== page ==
EG: It’s at the point where you decided that you really want to see human behavior change. Because as I said in my bio, I’m really passionate about keeping the human connection in security, and you’re not going to see that valuable change to an organization, you’re not going to see that reduction of risk, you’re not going to see that increase in engagement unless you have a dedicated person that has the time to go build those relationships with the organization. So if that’s where you’re at with your organization and you really want to see meaningful change, that’s the point you decide to have a security awareness person.

FP: This is a very tricky question, because you say “dedicated”. Because at first it is probably going to be a coordinator or it’s going to be an analyst who’s partnering with the sister organization. Until your organization gets large enough that it justifies a 40 hour week, from a budgetary point of view and from a headcount point of view. Then once you decide to hire one, you have to figure out where you want to place them. 

So I’m going to say it depends, because it really depends on the size of your organization and the budget that you have.

RH: In my opinion, if someone who has a startup was going to ask me when to hire a security awareness manager, I would say as soon as you possibly can – just wear multiple hats. Everyone already wears multiple hats when you’re in a startup and you’re a young organization. So when you sit down and look at your roadmap, security awareness manager should be in that right off the top. So whoever is taking care of IT or security as a whole, why not start from the ground up and build that security culture from the get-go? 

What’s the most effective way to get support from leaders?

FP: Come find your security operations teams and just get to know them. Ask them to include you in conversations. Make friends with marketing, make friends with comms, make friends with your legal team, because there’s going to be a partnership. You need security champions and they can be part of your security champions. You can work with their leadership team to say, “Hey, can Lindsey be part of this effort? Can Mark be part of this effort?” And you get buy-in as development opportunities to let them see the other side from all these lines of business.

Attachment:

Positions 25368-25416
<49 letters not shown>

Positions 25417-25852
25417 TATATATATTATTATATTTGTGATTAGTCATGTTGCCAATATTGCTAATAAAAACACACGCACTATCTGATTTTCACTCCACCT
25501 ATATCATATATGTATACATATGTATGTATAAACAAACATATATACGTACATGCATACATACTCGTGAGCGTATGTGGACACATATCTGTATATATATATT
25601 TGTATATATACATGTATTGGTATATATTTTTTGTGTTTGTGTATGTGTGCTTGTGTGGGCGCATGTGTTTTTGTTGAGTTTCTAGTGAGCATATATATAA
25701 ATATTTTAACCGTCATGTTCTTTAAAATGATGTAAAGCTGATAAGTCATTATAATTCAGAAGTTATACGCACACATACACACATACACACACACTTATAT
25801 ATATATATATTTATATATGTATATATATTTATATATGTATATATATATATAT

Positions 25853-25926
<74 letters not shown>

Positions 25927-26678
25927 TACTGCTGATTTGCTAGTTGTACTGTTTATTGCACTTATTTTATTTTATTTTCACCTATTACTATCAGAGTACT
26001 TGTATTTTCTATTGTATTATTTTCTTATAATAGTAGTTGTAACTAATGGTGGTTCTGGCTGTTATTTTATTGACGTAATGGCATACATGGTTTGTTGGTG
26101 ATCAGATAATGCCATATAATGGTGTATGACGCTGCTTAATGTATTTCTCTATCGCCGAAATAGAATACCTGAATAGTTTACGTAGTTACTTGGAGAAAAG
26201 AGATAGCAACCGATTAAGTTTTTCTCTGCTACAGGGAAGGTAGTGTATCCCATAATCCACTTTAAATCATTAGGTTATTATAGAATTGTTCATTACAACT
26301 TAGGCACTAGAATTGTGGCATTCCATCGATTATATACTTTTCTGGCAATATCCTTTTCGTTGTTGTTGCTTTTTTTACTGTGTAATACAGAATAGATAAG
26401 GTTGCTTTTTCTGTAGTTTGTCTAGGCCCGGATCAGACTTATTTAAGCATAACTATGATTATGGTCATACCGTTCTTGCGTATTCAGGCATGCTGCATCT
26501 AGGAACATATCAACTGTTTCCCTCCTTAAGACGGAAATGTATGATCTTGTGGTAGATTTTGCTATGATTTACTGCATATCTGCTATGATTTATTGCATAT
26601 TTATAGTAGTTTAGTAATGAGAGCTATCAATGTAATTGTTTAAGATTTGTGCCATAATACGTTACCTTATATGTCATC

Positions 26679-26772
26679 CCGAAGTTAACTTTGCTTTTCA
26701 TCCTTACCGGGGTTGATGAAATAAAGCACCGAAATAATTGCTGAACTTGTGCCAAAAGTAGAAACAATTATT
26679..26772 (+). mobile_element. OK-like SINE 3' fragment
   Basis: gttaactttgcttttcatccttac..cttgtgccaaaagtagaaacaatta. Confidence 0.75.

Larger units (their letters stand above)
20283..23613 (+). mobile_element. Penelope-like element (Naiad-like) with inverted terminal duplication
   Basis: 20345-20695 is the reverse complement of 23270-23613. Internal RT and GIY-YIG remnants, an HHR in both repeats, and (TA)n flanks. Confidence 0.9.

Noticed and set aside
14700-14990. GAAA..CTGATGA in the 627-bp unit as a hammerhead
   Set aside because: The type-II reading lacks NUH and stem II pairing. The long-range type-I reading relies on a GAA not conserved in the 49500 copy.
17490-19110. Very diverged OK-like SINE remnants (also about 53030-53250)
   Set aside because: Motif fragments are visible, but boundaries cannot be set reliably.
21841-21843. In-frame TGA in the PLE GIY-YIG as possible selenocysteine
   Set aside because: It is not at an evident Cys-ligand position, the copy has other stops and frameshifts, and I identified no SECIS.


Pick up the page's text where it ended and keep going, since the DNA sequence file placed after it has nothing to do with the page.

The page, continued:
So garnering support is just building a network inside of your own organization, both in security and in the lines of businesses, as well as asking for executives to give top down comms and support and kudos.

EG: On top of what Fletus just said, in a broader sense, just overall visibility. It is about reaching out to your teams and saying hey and introducing yourself. Make sure what you say shows the value add and what you’re bringing to the table. It doesn’t have to be metrics necessarily. It could just be, “Here are my ideas and here’s why we think it’s going to be effective.”

But visibility in general is super important to just get your face, get your name out into your organization. So get your face out, do more stuff. It might sound really silly, but I just saw a Zumba class for my company and there are now 15 people that know who I am and can see what department I’m in and what made me want to come and have a conversation with me about it. And that’s it’s not just necessarily support from your senior leadership, but you can start at the bottom. You can start at any level. The more support you have, the more people that are preaching what you have to say. Just get your face out there. Just get your word out there. Be the most visible you can be.

RH: Become your own champion and then inspire others to follow suit. Try and touch as many cross-functional teams as possible. If you get someone from marketing, you get someone from finance in your corner, it’s going to go a long way.


Becoming a security awareness manager can seem overwhelming and as you heard from our panel: there will be a lot to do! But, if you continue to build a network within your organization, lean on your security operations team for help, and identify your “why” your daily schedule will become a lot lighter.

Whether you’re a brand new or experienced security awareness manager, we are here to support you. Hear the rest of the advice and stories from this amazing panel by watching the full episode on our YouTube.

Click Armor is the first highly interactive security awareness platform, with engaging foundational courses and 3-minute weekly challenges that employees love. We offer content on everything from security basics, phishing and social engineering to passwords and privacy.

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Scott Wright is CEO of Click Armor, the gamified simulation platform that helps businesses avoid breaches by engaging employees to improve their proficiency in making decisions for cyber security risk and corporate compliance. He has over 20 years of cyber security coaching experience and was creator of the Honey Stick Project for Smartphones as a demonstration in measuring human vulnerabilities.